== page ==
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Low Income Housing Scheme Will Bring Down Prayuth's Government.
AREA Press Release No. 400/2015: December 29, 2015

Dr.Sopon Pornchokchai, Ph.D. Dip.FIABCI, MRICS
President, Agency for Real Estate Affairs (AREA)

The new econmic team of Prayuth's Government expected that the newly planned low income housing scheme will help boost the economy. Dr.Sopon said this will help bring down the government because of its illogical and unsound rationale.

During the past few months, the new economic team of the government led by Dr.Somkid Jatusripitak tried to push the low income housing scheme with two aspects of anticipation. First the expected to help boost the economy. Second, this would become a masterpiece of The government. However, the aims might not be able to be accomplished. On the contrary, this scheme could be a crux for the government or even help the opposition destroy the government.

This so-called 'kid' scheme of Dr.Somkid has a lot of weakness.

  1. The ministry of finance received a wrong data that there would be a demand of 2.5 million housing units in the next two years (2017). Actually the average housing supplies are over 600,000 units each year provided by the private sector. There is no housing shortage in Thailand. House prices and rent have never been complaint for the affordability at all.
  2. The ministry of social development also had a false statement that there were some 2.7 million of the poor in the city. Nowadays, only some 10% of the population are considered poor.  Most of them are in upcountry where most of them have their own homes. There are only a few hundred thousands of them in Bangkok which was a lot smaller than the number of slum dwellers. Hence, most slum dwellers are not poor.  They said they would resettle those squatters along the canals in Bangkok. However, most of them were already resettled elsewhere.
  3. Sarcastically, a pilot project will be built on a piece of land of Baht 800,000 per sq. wah or USD 5,600 per sq.metre (USD 352 per sq.foot). There would be 1,000 units available expected to sell for 'the poor' at 600,000 per units. Only some privileged poor may luckily win these units. The government could not finish hundred of thousands units because they will run out of money. However, at least the few units would be some tangible 'face-lifted' efforts of the government to help the poor out.  Financially, this would be infeasible. The construction cost alone would be around Baht 1,000,000 per unit. The really poor family may not be able to afford Baht 1,000 per month for the maintenance.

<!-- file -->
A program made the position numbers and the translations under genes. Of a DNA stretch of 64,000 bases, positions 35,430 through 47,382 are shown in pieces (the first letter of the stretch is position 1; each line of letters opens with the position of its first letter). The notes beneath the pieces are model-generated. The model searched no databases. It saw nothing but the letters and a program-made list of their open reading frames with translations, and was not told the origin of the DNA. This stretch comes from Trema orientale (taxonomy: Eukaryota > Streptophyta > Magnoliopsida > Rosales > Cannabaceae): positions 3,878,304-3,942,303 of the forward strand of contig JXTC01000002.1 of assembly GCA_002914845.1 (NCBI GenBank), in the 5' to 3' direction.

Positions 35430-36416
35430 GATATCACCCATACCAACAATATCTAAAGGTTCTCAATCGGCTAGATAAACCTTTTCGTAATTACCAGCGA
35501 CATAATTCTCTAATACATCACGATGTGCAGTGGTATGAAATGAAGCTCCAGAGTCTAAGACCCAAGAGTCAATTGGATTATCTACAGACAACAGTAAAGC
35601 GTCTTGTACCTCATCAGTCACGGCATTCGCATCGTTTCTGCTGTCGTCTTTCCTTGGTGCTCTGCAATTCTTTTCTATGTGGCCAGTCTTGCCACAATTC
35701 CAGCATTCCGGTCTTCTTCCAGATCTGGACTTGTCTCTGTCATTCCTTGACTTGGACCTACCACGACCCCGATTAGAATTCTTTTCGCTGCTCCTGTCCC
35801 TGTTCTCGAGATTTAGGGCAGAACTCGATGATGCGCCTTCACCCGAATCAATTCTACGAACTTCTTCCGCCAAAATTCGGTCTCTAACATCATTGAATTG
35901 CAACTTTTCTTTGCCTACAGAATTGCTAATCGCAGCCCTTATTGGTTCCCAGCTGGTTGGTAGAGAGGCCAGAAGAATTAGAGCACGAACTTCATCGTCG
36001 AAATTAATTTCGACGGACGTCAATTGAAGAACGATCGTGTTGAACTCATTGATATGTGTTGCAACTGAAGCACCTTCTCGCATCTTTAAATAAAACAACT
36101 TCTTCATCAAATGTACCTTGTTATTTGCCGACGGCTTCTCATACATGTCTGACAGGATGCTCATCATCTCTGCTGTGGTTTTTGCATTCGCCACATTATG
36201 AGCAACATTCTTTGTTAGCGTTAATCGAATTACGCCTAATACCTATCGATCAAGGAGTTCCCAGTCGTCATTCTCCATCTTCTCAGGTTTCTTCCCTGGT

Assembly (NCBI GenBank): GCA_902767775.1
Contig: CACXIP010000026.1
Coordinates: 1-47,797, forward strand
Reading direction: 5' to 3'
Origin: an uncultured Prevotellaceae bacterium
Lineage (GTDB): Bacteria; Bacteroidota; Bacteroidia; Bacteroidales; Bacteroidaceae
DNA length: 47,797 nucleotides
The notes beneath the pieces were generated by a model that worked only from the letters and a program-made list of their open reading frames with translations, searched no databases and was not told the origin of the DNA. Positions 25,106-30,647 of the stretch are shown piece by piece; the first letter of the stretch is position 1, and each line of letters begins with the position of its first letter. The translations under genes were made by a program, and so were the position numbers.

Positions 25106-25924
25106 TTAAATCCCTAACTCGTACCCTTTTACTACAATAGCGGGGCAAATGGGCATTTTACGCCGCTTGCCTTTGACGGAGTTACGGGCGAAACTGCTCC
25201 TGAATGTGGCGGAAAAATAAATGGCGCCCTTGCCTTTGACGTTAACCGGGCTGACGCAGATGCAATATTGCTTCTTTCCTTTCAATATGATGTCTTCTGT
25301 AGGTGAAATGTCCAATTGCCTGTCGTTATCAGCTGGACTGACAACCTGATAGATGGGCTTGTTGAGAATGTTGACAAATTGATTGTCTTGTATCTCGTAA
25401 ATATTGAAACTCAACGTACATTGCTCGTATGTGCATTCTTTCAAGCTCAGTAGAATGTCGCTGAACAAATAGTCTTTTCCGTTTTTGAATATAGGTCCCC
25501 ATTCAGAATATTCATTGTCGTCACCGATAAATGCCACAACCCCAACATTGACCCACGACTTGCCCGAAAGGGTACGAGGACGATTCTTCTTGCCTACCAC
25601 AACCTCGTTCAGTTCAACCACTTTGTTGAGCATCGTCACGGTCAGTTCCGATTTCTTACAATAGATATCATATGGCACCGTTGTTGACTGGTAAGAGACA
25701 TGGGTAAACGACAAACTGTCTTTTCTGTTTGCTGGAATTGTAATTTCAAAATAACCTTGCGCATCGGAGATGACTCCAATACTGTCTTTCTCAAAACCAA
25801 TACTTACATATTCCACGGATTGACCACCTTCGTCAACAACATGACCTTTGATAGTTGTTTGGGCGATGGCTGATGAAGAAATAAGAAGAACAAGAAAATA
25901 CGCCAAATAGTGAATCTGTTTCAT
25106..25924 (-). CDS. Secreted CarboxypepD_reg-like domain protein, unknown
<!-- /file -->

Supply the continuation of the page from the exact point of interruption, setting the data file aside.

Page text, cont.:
Dr.Sopon pointed out four major groups of hidden beneficiaries of this scheme. First, they were slum landlords who normally have to compensated a lot for slum resettlement. If this scheme were successful to provide housing for slum dwellers. The landlord would earn a lot.  It is estimated that slums are situated on some 9,400 rai (1,600 sq.metre) of land. Slum land has limited uses. Therefore, the value might be Baht 5,000,000 per rai and would Become 10,000,000 when slums were resettled. This will help slum landlords earn Baht 56.4 billion (USD 1.6 billion).

The second beneficiaries were those contractors expectedly being the large or international enterprises who had capacity to build a large number of them. Earning of this construction would not be for the labourers nor the economy at large.

The third were those building material enterprises particularly those gigantic cement and steel companies. During the past one year, steel prices were dropped for 16%. This low income housing scheme would help boost the 'economy' of these companies instead of that of the country.

As a lesson, the previous 'Baan Ur-Arthorn' low income housing scheme where Dr.Sopon also pinpointed the crux in 2003 was also a failure. Originally, 1,000,000 units were planned. Then, 600,000 units were confirmed to built. However only, 300,000 units were actually built. Ten of thousands were still unoccupied. A lot of those really staying there were house renters. In many projects, around half of the original buyers moved away after five years.

Dr.Sopon suggested the government to allocate some Baht 3,000 (USD85) per month for the really poor family (if any) to rent a house/room in an open market. This will help boost the petty commodities as well as those SMEs who build cheap living quarters for the poor without any need to build the new ones.

Dr.Sopon also helped offer a few publications fir the government officers to read and comprehend in order to design constructive housing policies as follows:

  1. Timely Land Acquisition for Infrastructure Development: International Practices for Indonesia. May 8, 2010. A World Bank Project. Dr.Sopon is a co-author. Free download is available here http://goo.gl/RzSJMA
  2. Real Estate Valuation in Global Markets, 2nd Edition. Chicago: the Appraisal Institute, 2010, 617 pp (Edited by Howard C. Gelbtuch and Eunice H. Park.  Dr.Sopon wrote a chapter on Thailand.
  3. Housing Finance Mechanisms in Thailand. Nairobi. UN-HABITAT (2008). ISBN: 978-92-1-132038-1, 100 pp.: Dr.Sopon wrote this publication for the UN. It is also of free download: http://goo.gl/bFEcBw
  4. The Future of Slums and Their Employment Implications: the Case of Bangkok in Akimoto, Tatsuru. Shrinkage of Urban Slums in Asia and Their Employment Aspect. 1998. pp.415-459. This book belongs to the International Lobour Organization. It showed the shrinkage of slums in Bangkok and other world's cities. The case study of Bangkok was written by Dr.Sopon.
  5. 2015 Housing & Urbanization, 200 Cities: NYU Stern Urbanization Project. Stern School of Business, New York University. This is an ongoing project where Dr.Sopon contributed to the case of Bangkok.

Worldwide experience confirms that the enabling policy by private initiatives is the must. Government housing production is obsolete and unrealistic.